By Hillel Aron
By Joseph Tsidulko
By Patrick Range McDonald
By David Futch
By Hillel Aron
By Dennis Romero
By Jill Stewart
By Dennis Romero
|Photo courtesy of Kerry for
Writing in The Wall Street Journal recently, Publishers Weekly news editor Steven Zeitchik neatly coined the term “flockumentary” to describe such films as Michael Moore’s Fahrenheit 9/11and Robert Greenwald’s Outfoxed. These are movies, he said, that people attend en masse, “to nestle together in easy confirmation of their most cherished beliefs,” an act of reaffirmation and self-validation rather than enlightenment or education.
Now the same flock is about to get fleeced by that biggest of made-for-TV extravaganza productions, the mother of all schlockumentaries — this coming week’s Democratic National Convention. The twist is that the faithful will bah and bray approval, this time of a script they don’t really agree with very much at all, if they even know it. No easy confirmation here of their more prized values and priorities. But the show must go on anyway.
In this year’s Democratic campaign, nearly all the energy, the political pop and electoral effervescence, has come from the party’s left: from the Deaniacs, the Moore worshipers, the anti-war protesters and the Orthodox legions of MoveOn.org. While Presumed Nominee Kerry was mumbling as usual these past months about staying the course, the folks really bringing it on — campaignwise — were all these lefties. Take them out of the mix, and this year’s Democratic campaign falls as flat as . . . well . . . your average Kerry stump speech.
But the sad irony of this Democratic left is that it arrives at the Boston convention utterly powerless and mostly ignored. Check out Micah Sifry and Nancy Watzman’s piece in these same pages this week to see just who — among banks, telecommunication companies, Big Pharma and, yes, even Big Tobacco — has coughed up $39 million to finance Democratic Convention doings and to buy the meatiest slabs of insider influence.
For months lefty standard-bearer Congressman Dennis Kucinich sustained his lonely campaign (I think it is still going on!) and, when asked by many — including yours truly — what the point of it was, he and his supporters answered that they were patiently building up forces to take to the convention. You know, peasants with pitchforks — progressives with clove cigarettes, ready to lay siege to the centrist establishment and make the voice of “the movement” mightily heard.
But when the party platform committee met last week, Kucinich immediately surrendered his fight to include a plank for immediate American troop withdrawal from Iraq. Not because Kucinich “sold out” — as some of his more knuckleheaded acolytes now whine. But rather because Kucinich made a cool-headed appraisal of the real balance of forces inside his own party and rightfully concluded he didn’t have a prayer (which, by the way, re-floats the question of what his campaign was about anyway).
So, as the curtain rises next week in Boston, the simple operational principle will be, as always, money talks — dissidents, walk quietly to your seats and applaud the show. The assigned role of the assembled will be to serve merely as compliant props for the TV show. The biggest of American and staunchly pro-Democratic labor unions — the SEIU and AFSCME — have passed resolutions calling for U.S. withdrawal from Iraq. And though they have given millions to the party, there will be no convention-floor debate on those resolutions, or on anything else, except if you want chicken or salmon for dinner that night. Stand up and cheer on cue, wave your signs up and down when the candidate appears, march around the floor a couple of times for the “spontaneous floor demonstrations.” If, however, you have something uncomfortable to say, step outside, please, and climb into one of those designated protest areas where you will be permitted to chant under the open sky to your heart’s content.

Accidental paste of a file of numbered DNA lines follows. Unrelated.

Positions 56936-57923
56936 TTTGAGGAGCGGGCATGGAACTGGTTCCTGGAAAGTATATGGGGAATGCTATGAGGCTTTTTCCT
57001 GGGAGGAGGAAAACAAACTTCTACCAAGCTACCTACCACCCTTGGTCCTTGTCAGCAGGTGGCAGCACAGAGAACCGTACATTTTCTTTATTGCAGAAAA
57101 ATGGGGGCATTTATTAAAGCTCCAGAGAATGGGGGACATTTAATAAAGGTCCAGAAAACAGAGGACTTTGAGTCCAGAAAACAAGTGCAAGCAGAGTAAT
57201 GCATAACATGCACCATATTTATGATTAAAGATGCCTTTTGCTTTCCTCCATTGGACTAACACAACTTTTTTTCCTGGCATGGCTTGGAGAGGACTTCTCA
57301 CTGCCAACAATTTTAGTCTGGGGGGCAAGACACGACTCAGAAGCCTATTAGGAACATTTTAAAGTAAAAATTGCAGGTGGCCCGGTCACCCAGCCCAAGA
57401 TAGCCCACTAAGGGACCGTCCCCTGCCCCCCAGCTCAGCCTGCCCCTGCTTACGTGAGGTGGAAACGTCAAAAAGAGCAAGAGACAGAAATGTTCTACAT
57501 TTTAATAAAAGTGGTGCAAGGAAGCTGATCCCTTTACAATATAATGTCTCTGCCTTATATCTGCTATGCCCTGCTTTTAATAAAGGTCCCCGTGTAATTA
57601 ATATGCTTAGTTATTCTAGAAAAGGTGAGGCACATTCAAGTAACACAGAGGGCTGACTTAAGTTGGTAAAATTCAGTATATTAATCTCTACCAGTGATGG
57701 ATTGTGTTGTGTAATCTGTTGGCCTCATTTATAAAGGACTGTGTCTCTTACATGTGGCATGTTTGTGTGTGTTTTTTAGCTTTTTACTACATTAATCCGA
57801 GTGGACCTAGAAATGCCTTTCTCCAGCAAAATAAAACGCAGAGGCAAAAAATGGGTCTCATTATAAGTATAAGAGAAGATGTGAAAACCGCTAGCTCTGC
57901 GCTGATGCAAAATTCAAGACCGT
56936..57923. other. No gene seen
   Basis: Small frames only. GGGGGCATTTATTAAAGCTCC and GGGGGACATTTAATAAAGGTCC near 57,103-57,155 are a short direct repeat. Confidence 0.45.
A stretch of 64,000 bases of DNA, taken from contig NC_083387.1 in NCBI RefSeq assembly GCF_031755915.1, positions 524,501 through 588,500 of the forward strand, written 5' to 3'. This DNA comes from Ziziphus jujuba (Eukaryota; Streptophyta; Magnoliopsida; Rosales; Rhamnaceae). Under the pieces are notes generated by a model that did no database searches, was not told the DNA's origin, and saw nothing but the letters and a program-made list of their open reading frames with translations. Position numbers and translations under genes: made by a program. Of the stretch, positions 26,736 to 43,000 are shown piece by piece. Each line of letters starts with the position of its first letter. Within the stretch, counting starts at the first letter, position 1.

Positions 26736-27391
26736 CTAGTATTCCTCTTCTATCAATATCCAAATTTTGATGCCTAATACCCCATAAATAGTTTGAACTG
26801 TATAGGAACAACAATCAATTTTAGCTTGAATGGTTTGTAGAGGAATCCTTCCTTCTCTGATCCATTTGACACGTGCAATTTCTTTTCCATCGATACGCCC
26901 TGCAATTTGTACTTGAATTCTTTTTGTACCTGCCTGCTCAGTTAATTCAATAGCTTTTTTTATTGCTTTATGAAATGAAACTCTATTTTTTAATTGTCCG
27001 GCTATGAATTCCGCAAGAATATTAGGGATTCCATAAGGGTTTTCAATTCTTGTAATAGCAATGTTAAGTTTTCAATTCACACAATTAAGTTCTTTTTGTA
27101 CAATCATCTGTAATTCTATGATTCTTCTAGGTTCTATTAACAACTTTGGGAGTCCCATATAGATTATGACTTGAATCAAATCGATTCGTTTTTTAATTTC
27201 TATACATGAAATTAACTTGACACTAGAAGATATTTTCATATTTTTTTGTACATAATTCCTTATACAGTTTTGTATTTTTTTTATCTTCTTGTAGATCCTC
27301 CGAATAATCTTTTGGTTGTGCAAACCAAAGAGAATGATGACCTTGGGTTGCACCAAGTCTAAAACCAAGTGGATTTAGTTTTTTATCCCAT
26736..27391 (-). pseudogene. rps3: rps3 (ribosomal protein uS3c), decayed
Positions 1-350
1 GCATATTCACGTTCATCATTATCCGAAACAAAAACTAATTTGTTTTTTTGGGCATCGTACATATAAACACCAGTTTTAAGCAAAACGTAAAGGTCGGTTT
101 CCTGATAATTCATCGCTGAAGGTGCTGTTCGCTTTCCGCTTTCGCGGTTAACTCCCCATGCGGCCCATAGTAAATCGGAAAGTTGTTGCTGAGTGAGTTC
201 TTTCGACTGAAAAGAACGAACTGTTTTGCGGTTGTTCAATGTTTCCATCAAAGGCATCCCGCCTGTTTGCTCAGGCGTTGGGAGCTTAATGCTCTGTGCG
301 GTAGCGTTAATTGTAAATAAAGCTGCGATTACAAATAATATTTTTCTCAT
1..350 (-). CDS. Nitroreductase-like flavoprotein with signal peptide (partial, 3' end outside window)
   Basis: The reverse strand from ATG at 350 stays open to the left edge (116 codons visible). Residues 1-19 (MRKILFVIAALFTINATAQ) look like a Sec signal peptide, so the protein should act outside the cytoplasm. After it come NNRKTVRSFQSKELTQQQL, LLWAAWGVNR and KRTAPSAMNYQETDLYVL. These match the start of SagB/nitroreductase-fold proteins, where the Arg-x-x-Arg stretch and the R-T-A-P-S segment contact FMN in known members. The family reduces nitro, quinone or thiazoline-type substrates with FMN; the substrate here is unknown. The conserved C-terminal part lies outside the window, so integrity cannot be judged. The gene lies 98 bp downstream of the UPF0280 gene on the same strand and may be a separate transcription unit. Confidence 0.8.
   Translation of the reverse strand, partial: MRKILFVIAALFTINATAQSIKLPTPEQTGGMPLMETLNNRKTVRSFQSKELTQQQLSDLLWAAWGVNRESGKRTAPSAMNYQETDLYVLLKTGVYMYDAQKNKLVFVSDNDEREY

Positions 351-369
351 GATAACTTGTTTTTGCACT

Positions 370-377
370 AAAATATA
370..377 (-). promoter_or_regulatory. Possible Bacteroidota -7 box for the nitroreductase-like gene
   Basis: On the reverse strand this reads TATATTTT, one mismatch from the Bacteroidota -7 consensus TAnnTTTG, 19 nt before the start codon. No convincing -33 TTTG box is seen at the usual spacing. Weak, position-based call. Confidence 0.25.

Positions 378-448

Or you can stay inside, or even watch at home on TV, and, with pen and paper in hand, keep score to see how many of your highest hopes are addressed. We already know there’s no difference between Kerry’s and Bush’s positions on Iraq. But listening closely to the proceedings (which promise us an Oprah-like intimate view into the persona and soul of John Kerry), maybe you can fish out what Kerry’s position is on national health care. Or what’s that big sweeping anti-poverty program he’s introducing? What’s his inspirational national-youth-service program that will tap into the post-9/11 cooperative mood he says Bush has squandered? Or maybe you can discern his position on free trade? His take on the Middle East? His plans regarding the Cuban embargo? When you do, just for the hell of it, note it down and let the rest of us know.
There’s plenty of blame to go around for why Democrats, and progressives in particular, find themselves in such a precarious pickle at precisely the moment they are so determined to defeat the GOP. That zeal, of course, is part of the explanation. All of those months spent hissing and fulminating about how evil George W. Bush is might have been better spent figuring out how to move the Democrats instead of the Republicans. Maybe all those massive demonstrations planned for the GOP’s New York convention a month from now, which will be blithely ignored by the delegates, would have been more effectively aimed at the Democratic elite coming to Boston — who would have had the bejesus scared out of them.
No matter, too late now to shift strategy. If you’re going to Boston, pull up your seat, sit down and shut up. And don’t worry. If you get too frustrated, on Tuesday night The Nation, The American Prospect and Mother Jones magazines are sponsoring a convention-week screening of Outfoxed. You can always go there and cheer up with your friends.